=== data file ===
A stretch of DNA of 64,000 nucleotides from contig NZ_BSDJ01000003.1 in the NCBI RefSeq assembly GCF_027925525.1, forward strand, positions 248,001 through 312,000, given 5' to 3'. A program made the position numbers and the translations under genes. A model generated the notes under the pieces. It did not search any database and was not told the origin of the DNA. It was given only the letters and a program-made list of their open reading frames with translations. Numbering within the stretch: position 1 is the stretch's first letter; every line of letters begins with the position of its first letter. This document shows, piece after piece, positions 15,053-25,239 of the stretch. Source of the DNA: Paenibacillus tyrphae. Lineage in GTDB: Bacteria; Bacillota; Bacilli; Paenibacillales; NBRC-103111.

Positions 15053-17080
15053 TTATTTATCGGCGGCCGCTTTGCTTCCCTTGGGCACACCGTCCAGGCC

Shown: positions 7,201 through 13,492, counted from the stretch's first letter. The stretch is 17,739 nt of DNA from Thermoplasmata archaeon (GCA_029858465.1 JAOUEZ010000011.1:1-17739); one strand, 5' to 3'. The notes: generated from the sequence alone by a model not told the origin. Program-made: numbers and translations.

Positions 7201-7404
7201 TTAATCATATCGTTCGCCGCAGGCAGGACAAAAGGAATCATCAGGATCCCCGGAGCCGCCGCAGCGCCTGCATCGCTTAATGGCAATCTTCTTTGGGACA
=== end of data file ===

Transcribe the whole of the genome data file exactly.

A stretch of DNA of 64,000 nucleotides from contig NZ_BSDJ01000003.1 in the NCBI RefSeq assembly GCF_027925525.1, forward strand, positions 248,001 through 312,000, given 5' to 3'. A program made the position numbers and the translations under genes. A model generated the notes under the pieces. It did not search any database and was not told the origin of the DNA. It was given only the letters and a program-made list of their open reading frames with translations. Numbering within the stretch: position 1 is the stretch's first letter; every line of letters begins with the position of its first letter. This document shows, piece after piece, positions 15,053-25,239 of the stretch. Source of the DNA: Paenibacillus tyrphae. Lineage in GTDB: Bacteria; Bacillota; Bacilli; Paenibacillales; NBRC-103111.

Positions 15053-17080
15053 TTATTTATCGGCGGCCGCTTTGCTTCCCTTGGGCACACCGTCCAGGCC

Shown: positions 7,201 through 13,492, counted from the stretch's first letter. The stretch is 17,739 nt of DNA from Thermoplasmata archaeon (GCA_029858465.1 JAOUEZ010000011.1:1-17739); one strand, 5' to 3'. The notes: generated from the sequence alone by a model not told the origin. Program-made: numbers and translations.

Positions 7201-7404
7201 TTAATCATATCGTTCGCCGCAGGCAGGACAAAAGGAATCATCAGGATCCCCGGAGCCGCCGCAGCGCCTGCATCGCTTAATGGCAATCTTCTTTGGGACA